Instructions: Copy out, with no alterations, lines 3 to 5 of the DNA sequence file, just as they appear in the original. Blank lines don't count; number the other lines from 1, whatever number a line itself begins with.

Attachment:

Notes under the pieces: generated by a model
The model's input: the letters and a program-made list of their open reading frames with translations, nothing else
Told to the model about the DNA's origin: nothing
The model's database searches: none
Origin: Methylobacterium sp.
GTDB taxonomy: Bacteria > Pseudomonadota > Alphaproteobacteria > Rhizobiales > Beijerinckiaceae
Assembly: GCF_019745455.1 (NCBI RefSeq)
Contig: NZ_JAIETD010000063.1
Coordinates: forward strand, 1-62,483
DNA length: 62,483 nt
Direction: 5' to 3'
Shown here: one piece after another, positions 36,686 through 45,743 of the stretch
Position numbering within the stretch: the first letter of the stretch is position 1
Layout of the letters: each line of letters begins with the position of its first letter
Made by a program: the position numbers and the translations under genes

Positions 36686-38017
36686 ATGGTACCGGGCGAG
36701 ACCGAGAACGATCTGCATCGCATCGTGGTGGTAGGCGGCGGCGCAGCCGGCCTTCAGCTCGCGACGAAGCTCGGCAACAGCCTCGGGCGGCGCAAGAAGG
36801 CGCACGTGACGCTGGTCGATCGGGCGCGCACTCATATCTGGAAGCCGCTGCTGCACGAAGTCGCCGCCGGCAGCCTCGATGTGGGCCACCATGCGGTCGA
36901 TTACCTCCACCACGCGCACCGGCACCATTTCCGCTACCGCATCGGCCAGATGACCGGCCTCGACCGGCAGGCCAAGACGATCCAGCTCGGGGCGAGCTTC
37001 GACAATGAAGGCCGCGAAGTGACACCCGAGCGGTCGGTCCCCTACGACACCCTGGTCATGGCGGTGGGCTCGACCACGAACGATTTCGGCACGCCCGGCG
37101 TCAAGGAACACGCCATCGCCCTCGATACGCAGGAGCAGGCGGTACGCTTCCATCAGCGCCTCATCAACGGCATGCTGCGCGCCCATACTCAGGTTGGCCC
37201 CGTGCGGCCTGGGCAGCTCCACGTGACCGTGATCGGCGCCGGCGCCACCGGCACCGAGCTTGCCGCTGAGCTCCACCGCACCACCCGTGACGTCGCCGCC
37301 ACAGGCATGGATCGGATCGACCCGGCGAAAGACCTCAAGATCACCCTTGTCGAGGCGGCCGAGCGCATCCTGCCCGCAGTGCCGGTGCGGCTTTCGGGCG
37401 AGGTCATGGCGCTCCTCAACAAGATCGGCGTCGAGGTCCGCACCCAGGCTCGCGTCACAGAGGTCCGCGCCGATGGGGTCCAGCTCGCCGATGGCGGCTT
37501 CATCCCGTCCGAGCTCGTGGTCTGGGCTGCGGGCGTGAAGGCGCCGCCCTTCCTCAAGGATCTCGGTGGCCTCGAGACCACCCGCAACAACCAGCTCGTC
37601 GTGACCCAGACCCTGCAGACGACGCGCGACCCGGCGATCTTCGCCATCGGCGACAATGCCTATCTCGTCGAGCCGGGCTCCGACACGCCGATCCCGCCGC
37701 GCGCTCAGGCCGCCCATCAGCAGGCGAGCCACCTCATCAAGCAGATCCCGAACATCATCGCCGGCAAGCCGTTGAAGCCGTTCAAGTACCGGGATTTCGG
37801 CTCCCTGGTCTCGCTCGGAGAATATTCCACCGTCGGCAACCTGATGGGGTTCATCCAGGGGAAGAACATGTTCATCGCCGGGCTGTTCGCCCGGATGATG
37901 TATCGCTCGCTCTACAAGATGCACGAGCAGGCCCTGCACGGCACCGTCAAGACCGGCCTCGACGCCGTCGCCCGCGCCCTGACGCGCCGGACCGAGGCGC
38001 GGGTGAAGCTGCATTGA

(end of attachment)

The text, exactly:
Told to the model about the DNA's origin: nothing
The model's database searches: none
Origin: Methylobacterium sp.